The post-9/11 national security state described by the Washington Post in its invaluable series seems more powerful and more independent of politics than the presidency, which doesn't absolve either Bush or Obama for creating and administering this behemoth but does suggest that, like Dr. Frankenstein, they've spawned a monster that can't be controlled. Not that Congress, much less the administration or local officials who feed off Homeland Security Department grants have demonstrated any interest in controlling it.
Voters seem equally unlikely to rise up in significant numbers and protest the surveillance that's supposedly protecting them. Indeed, the FBI is depending on us to inform on each other instead: It is "building a database with the names and certain personal information ... of thousands of U.S. citizens and residents whom a local police officer or a fellow citizen believed to be acting suspiciously." (In other words, if you're mad at your neighbor, tell your local constabulary that he acts like a terrorist.) Janet Napolitano likens Homeland Security's spying network to "the Cold War fight against communists," apparently oblivious to her own complicity in establishing a repressive, collectivist, bi-partisan society of informants that would have made Cold War-era villains proud.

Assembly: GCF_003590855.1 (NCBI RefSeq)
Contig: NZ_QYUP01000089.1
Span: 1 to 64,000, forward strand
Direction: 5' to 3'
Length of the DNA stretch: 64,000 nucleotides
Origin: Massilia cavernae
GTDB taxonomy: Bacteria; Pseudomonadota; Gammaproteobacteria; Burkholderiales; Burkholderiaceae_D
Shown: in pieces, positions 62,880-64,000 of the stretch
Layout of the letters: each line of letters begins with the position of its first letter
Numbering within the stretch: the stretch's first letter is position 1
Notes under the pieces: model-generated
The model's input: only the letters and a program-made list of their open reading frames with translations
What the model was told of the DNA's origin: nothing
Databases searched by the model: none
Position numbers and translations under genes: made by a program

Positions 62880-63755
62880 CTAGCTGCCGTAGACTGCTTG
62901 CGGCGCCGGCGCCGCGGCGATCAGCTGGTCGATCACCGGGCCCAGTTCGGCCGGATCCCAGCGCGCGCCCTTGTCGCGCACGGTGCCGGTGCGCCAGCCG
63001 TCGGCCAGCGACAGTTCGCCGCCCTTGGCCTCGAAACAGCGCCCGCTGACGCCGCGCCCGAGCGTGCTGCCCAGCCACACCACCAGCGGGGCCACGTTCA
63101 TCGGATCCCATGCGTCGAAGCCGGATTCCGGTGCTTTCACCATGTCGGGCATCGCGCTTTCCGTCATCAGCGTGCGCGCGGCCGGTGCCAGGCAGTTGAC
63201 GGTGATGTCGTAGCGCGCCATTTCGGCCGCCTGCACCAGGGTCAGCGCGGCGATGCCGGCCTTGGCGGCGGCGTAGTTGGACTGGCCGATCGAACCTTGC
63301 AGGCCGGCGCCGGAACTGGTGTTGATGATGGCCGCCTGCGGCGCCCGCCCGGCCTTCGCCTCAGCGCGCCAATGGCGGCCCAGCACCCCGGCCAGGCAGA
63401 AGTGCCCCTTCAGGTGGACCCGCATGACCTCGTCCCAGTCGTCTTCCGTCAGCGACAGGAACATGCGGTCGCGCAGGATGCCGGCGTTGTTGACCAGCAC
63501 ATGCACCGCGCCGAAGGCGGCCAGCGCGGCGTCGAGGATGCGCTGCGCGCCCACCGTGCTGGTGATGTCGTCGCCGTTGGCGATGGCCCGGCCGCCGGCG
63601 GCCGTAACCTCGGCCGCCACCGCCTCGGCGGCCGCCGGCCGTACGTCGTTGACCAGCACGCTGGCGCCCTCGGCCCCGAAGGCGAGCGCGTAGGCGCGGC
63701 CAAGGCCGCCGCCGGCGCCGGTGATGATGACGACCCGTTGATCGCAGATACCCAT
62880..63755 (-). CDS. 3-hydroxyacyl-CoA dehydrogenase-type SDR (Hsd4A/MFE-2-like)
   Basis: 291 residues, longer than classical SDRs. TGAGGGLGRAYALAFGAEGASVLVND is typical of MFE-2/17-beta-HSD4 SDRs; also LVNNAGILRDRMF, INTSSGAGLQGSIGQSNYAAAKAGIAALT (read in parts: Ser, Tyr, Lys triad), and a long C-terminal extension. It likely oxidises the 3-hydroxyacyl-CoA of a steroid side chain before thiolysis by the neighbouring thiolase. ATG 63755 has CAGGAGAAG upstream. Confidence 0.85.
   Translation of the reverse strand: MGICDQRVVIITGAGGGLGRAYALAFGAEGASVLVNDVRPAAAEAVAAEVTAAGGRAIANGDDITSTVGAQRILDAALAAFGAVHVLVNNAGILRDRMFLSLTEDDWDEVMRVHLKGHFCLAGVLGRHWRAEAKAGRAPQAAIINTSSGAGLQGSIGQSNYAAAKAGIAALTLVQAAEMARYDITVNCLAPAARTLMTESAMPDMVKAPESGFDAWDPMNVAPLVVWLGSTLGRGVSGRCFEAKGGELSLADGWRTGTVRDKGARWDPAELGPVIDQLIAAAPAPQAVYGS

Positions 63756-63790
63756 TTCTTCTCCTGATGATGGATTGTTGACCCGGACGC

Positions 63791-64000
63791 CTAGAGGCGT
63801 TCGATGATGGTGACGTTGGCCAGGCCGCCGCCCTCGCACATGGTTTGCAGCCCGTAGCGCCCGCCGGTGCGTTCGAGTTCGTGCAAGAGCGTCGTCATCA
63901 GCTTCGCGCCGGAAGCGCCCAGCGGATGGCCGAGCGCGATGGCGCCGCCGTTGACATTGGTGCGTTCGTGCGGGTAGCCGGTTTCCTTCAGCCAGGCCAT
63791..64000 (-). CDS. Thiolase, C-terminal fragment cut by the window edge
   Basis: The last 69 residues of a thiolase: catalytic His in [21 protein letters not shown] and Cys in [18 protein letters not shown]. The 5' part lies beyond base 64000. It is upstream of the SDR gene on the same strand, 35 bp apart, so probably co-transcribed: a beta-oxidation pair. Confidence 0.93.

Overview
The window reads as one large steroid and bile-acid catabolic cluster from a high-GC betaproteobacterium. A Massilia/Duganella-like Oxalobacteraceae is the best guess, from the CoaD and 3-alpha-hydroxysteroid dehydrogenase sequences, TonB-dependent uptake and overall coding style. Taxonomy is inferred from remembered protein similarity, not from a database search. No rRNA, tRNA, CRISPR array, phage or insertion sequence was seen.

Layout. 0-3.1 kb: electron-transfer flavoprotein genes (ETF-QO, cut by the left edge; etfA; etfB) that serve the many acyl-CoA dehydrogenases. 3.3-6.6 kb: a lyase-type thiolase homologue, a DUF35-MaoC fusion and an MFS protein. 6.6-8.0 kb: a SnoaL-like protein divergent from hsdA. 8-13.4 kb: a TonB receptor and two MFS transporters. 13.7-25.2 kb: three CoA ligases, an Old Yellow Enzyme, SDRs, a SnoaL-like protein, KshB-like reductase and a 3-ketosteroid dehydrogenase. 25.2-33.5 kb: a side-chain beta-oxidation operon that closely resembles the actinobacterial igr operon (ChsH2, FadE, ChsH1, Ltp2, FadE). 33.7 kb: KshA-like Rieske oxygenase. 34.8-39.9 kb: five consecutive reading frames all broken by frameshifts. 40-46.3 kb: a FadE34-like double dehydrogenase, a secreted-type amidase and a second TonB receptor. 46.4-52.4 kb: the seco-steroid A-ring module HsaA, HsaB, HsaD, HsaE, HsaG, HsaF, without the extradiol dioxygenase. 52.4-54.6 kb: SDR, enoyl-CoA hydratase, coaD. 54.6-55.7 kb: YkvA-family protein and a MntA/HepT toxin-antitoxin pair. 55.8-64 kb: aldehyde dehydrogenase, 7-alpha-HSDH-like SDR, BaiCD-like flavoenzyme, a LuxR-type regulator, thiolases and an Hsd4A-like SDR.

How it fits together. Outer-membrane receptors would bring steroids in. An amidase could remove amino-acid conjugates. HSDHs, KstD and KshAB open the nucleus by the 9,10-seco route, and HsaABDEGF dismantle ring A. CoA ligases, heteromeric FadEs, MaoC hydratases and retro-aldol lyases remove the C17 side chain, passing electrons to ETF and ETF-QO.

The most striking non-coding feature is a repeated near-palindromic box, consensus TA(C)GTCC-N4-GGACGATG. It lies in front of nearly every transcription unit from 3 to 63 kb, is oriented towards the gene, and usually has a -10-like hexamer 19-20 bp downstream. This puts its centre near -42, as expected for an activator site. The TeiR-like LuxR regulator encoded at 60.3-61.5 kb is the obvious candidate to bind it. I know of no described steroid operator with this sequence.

We're creating precisely the society we're supposed to oppose, surrendering not just privacy and freedom but individual agency and the potential for political action. How could we take action against a vast, virtually omniscient bureaucracy shrouded behind its "state secrets" and an invisible surveillance apparatus? As I've said before (and will probably have occasion to say again) the private lives of individual citizens are almost entirely transparent, while the security state is almost entirely opaque. Has warfare between Americans and their government ever been so asymmetrical?